Flood Maps, Govt Permalinks, Ops, and Security
- Flood Maps — what the world will look like when the oceans rise. Interactive, so you can dial up your preferred level of environmental horror. (via Hans Nowak)
- Citability — making government accessible, reliable, and transparent with advanced permalinks, as Government websites are ever changing and cannot be cited. Content changes without notice or accountability.
- Bootstrapping EC2 Images as Puppet Clients — This is a post on how to get to the point of using Puppet in an EC2 environment, by automatically configuring EC2 instances as Puppet clients once they’re launched. I’ve been learning that if you’re using a cloud hosting service, you need an automated admin tool. (via Grig Gheorghiu). See also the APT repository for Chef.
- USB Snoop Stick — Trojan in a convenient form factor, malware on a stick, back doors in your pocket … and best of all, it’s sold to consumers.
Design, Perl, Heresy, and Ephemera:
- Product Panic: 2009 — Bruce Sterling essay on design for recession-panicked consumers. As is usual with Bruce, I can’t tell whether he’s wryly tongue-in-cheek or literally advocating what he says. Great panic products are like Roosevelt’s fireside chats. They’re cheery bluff. The standard virtues of fine industrial design—safety, convenience, serviceability, utility, solid construction … well, when you’re heading for the lifeboats, you can overlook those pesky little details. For designers, the ideal panic product in 2009 is a 99-cent iPhone application. Something like an iPhone ocarina or lava lamp.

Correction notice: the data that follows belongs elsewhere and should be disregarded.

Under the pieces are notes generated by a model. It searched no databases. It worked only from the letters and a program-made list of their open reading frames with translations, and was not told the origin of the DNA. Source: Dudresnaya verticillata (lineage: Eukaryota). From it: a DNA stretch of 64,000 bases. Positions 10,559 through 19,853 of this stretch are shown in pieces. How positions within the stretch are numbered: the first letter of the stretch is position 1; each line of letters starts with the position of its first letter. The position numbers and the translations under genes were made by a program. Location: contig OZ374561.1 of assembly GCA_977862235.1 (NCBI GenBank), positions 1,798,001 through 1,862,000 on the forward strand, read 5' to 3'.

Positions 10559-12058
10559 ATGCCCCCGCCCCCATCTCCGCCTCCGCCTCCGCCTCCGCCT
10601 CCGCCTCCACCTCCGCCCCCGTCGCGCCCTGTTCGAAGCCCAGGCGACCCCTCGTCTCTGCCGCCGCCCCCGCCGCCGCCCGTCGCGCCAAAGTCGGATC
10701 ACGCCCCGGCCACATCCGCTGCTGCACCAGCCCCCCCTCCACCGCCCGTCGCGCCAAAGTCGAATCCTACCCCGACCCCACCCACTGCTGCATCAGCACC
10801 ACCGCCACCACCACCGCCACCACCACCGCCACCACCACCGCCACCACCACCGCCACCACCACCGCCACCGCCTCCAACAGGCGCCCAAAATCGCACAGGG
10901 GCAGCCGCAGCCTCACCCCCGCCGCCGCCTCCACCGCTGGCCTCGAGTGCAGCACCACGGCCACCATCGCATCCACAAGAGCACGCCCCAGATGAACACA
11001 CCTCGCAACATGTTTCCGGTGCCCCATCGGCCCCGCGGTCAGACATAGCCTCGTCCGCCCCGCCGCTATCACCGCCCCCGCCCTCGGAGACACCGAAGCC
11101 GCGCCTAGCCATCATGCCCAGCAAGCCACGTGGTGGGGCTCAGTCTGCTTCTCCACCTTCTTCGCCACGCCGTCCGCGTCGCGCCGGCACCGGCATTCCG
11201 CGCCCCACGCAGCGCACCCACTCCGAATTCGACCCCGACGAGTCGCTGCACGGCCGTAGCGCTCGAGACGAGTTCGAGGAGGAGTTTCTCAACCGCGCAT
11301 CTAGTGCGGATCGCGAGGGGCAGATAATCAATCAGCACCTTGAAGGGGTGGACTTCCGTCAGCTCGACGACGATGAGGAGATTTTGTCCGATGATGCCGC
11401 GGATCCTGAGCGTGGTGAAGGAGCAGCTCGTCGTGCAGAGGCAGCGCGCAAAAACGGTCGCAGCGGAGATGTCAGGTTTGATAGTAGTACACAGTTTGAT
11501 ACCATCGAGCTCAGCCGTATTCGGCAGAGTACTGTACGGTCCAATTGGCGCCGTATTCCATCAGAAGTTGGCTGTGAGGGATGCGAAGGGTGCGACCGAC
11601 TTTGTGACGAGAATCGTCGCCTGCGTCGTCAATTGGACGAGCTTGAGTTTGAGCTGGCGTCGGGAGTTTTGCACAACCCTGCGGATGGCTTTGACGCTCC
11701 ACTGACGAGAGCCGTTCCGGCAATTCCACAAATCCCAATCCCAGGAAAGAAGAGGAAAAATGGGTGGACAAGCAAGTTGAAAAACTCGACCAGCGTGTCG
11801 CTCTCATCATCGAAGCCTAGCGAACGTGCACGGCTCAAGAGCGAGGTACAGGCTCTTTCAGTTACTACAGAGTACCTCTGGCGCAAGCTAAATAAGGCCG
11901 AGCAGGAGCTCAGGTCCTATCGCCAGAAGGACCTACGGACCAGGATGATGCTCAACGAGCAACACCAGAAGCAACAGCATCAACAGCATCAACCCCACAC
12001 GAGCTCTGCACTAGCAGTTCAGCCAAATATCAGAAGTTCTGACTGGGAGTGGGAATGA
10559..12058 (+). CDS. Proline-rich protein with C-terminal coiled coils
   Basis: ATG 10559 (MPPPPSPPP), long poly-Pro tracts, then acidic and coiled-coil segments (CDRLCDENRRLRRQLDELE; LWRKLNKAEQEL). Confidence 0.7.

- Chuck vs Camel — Programming Perl makes an appearance on mainstream TV. (thanks Allison!)
- The Civil Heretic (NY Times) — a fascinating portrait of Freeman Dyson.
- FileFront Closes — “48 terabytes of data, historical and user-generated, gone.” Does our every upload deserve eternity? Who would want, take, or be able to support the continued existence of 48T of unprofitable blahblah? If 48T of user-generated content falls in the cloud, does it make a sound? (via waxy)